Science and Prejudice

It was in the nineteenth century that sciences began to determine the total worldview of man. Prior to that century it was not so clear that science’s theoretical grasp of natural order based on the purely quantitative aspect of phenomena had anything to do with the reality of human existence. Prior to nineteenth century in which science snatched the right to veto man’s every move, especially his perennial relation with the spiritual order, prior to that uproar and fuss about endless prosperity, prior to all that man was still spirit, a being essentially beyond and above the natural order whose hidden machinery was unveiled and exploited by his superior intelligence. The very success of sciences was telling of man’s supranatural dominion over nature, for if he were like all other beings fully subject to the same limiting laws and conditions, if his sole motivation was the prejudice of survival, then how could his science possess any objective value!?

Science began when man responded to his wonder about the world, when he realized that perhaps his mortality in flesh could be compensated by his immortality in intelligence; he wanted to know the world as it transcended the spatiotemporal limits of his finite existence; he wanted to know the world in itself. In other words, science began when man made a distinction between reality and appearance: Thus man entered the theoretical attitude, knolwedge for the sake of knowledge, episteme rather than doxa, truth in place of opinion.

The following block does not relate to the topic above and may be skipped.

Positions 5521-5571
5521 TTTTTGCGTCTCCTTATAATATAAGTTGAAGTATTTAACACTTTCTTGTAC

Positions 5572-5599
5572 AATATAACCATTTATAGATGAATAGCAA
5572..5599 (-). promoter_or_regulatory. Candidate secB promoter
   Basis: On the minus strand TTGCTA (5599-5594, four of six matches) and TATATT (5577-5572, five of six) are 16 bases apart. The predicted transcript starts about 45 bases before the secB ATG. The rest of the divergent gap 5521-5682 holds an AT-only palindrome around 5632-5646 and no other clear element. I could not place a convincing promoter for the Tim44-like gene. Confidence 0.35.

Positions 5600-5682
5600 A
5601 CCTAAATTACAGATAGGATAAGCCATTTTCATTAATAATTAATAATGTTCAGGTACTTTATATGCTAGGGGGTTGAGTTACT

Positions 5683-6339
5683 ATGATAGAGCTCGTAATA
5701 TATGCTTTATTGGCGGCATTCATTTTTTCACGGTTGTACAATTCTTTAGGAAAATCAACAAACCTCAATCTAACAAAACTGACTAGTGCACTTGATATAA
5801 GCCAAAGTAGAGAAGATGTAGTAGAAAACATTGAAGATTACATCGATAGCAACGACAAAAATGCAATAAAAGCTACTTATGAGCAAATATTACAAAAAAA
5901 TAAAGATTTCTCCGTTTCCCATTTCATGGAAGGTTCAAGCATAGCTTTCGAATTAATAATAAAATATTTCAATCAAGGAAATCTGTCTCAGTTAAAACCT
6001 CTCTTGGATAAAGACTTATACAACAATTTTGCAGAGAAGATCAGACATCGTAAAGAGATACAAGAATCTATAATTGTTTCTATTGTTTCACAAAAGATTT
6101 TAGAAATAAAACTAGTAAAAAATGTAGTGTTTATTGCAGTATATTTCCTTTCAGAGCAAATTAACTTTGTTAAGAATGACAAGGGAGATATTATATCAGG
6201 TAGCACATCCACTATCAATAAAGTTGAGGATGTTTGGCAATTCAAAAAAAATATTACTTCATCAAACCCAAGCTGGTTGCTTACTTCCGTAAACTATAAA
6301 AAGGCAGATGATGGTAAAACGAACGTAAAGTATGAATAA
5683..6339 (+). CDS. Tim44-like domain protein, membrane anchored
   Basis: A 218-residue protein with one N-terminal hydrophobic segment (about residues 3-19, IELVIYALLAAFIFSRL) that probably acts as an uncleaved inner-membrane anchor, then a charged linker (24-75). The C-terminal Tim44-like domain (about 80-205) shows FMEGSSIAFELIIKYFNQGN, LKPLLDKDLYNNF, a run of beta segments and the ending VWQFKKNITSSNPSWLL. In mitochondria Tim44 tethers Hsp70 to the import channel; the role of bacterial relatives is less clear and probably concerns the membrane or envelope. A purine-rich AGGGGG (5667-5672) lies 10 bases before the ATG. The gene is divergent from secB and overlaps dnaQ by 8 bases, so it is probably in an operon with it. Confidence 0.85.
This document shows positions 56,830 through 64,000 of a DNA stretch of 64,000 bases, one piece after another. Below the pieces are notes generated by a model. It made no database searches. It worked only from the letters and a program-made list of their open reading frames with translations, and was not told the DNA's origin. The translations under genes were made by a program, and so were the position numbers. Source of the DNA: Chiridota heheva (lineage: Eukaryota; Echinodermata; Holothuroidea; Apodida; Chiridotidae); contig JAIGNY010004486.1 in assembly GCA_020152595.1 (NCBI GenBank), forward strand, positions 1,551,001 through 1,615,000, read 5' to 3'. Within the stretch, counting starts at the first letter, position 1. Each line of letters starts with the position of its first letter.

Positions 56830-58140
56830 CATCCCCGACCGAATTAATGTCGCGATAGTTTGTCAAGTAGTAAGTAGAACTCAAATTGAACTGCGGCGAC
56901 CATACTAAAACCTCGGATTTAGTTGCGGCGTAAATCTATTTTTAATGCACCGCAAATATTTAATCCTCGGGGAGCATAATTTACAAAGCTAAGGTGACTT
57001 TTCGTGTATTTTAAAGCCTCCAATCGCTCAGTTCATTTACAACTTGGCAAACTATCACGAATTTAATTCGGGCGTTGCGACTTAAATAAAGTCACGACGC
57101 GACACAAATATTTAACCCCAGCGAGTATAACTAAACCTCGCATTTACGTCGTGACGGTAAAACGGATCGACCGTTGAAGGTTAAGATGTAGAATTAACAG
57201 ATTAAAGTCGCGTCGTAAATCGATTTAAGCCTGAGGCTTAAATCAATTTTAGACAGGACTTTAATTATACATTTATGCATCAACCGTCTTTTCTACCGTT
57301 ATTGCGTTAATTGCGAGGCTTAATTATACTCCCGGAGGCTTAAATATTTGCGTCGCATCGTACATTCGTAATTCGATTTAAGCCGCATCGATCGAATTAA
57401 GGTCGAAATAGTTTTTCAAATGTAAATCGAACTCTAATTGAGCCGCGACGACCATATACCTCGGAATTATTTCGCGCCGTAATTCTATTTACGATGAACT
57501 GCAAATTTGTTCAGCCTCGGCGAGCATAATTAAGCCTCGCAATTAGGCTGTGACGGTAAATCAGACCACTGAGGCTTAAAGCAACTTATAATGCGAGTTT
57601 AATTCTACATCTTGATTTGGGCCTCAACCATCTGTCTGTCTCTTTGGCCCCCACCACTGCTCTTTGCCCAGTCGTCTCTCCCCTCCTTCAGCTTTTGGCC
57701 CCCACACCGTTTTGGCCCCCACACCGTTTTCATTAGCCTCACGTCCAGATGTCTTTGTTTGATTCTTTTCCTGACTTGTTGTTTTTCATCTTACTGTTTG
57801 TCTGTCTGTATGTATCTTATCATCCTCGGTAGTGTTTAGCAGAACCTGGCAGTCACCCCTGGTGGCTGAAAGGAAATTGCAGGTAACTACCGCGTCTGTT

However, when man initiated himself into the business of disinterested inquiry it was not as if he faced the world in an originary manner; it was not as if his starting point was a nature bare naked before him devoid of prejudice. The world that became man’s object of disinterested inquiry was the same world in which his all too practical existence was rooted. The object of his disinterested inquiry was already something in which man was spiritually, emotionally, and existentially invested, and it was such investments in which man’s theorizing was made possible in the first place. To be more precise, the world of facts that became man’s object of disinterested inquiry was a world already contaminated with prejudice.

It is not that science’s quantitative-theoretical attitude toward the world began with prejudice; rather, science’s quantitative-theoretical attitude toward the world is the prejudice. That the quantitative grasp of phenomena in general, and of human existence in particular, reflects the world as it is, and even worse as it should be, is the very prejudice upon which the total worldview of modern man is founded.

Science, of course, is not the source of problem; but the fact that science should determine man’s worldview and spiritual worth, that science as that which is determined by man is now to determine man, and that man has become enslaved to and suppressed by his own creation, man’s utter oblivion to the in principle blindness of science is the source of problem. A science that makes its master irrelevant, the very master who is the source of all relevance, including that of science, is none but the Judas of human existence.

17 thoughts on “Science and Prejudice

  1. i am not good at English language so i cut and paste these from original post which expresses the degradation of environment in large scale in short duration. from point of knowing our true truth many evils faced by human species will certainly reduce,
    The very success of sciences was telling of man’s supra natural dominion over nature, for if he were like all other beings fully subject to the same limiting laws and conditions, if his sole motivation was the prejudice of survival, then how could his science possess any objective value!?
    A science that makes its master irrelevant, the very master who is the source of all relevance, including that of science, is none but the Judas of human existence.